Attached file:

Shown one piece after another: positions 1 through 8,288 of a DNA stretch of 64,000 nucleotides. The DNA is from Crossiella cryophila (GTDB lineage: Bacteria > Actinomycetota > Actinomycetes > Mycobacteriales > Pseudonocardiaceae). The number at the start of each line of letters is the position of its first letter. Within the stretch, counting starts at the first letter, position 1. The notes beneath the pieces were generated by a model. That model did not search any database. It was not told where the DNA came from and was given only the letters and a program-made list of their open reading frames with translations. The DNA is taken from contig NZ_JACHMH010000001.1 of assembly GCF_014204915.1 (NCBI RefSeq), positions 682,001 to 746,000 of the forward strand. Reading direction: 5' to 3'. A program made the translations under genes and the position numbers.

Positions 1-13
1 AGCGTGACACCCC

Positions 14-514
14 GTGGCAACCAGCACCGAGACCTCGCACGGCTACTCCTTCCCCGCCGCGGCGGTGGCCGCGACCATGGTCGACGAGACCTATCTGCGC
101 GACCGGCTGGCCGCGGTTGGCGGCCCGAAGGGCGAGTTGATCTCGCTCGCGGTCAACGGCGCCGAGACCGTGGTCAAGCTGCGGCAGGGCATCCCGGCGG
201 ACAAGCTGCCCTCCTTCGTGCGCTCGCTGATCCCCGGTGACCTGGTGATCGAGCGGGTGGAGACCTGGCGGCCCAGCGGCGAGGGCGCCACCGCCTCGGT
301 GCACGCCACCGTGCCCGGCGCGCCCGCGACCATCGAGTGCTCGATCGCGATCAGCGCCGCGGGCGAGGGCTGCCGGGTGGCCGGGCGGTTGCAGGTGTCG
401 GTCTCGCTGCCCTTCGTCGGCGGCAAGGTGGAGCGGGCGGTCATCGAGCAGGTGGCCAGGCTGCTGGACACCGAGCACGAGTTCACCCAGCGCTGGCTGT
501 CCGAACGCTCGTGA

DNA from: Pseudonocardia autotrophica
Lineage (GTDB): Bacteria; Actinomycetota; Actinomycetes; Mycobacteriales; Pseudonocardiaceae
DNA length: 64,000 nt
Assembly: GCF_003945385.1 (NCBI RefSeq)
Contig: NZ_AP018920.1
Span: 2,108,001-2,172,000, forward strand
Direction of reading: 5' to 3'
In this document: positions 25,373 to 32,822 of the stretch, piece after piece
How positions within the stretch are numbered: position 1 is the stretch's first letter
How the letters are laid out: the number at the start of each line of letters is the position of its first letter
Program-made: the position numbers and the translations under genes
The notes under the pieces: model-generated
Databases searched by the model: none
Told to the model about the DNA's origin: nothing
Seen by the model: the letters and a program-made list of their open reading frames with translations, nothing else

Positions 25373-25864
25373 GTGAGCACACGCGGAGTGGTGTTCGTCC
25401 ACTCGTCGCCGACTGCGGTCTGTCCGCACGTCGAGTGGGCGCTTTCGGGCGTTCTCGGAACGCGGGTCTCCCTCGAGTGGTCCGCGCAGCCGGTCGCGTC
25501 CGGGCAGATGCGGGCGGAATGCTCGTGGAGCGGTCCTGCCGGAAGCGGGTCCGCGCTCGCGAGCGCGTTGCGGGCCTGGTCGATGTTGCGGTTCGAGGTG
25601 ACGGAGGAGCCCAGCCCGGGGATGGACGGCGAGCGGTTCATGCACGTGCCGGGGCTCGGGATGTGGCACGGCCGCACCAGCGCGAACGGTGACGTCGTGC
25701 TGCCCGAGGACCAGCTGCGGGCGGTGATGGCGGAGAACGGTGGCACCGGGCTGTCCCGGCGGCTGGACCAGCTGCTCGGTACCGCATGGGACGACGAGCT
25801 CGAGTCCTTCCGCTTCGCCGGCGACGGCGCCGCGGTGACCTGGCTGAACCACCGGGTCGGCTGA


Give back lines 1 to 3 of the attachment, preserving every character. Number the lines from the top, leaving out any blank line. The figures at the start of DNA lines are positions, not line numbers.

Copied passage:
Shown one piece after another: positions 1 through 8,288 of a DNA stretch of 64,000 nucleotides. The DNA is from Crossiella cryophila (GTDB lineage: Bacteria > Actinomycetota > Actinomycetes > Mycobacteriales > Pseudonocardiaceae). The number at the start of each line of letters is the position of its first letter. Within the stretch, counting starts at the first letter, position 1. The notes beneath the pieces were generated by a model. That model did not search any database. It was not told where the DNA came from and was given only the letters and a program-made list of their open reading frames with translations. The DNA is taken from contig NZ_JACHMH010000001.1 of assembly GCF_014204915.1 (NCBI RefSeq), positions 682,001 to 746,000 of the forward strand. Reading direction: 5' to 3'. A program made the translations under genes and the position numbers.

Positions 1-13
1 AGCGTGACACCCC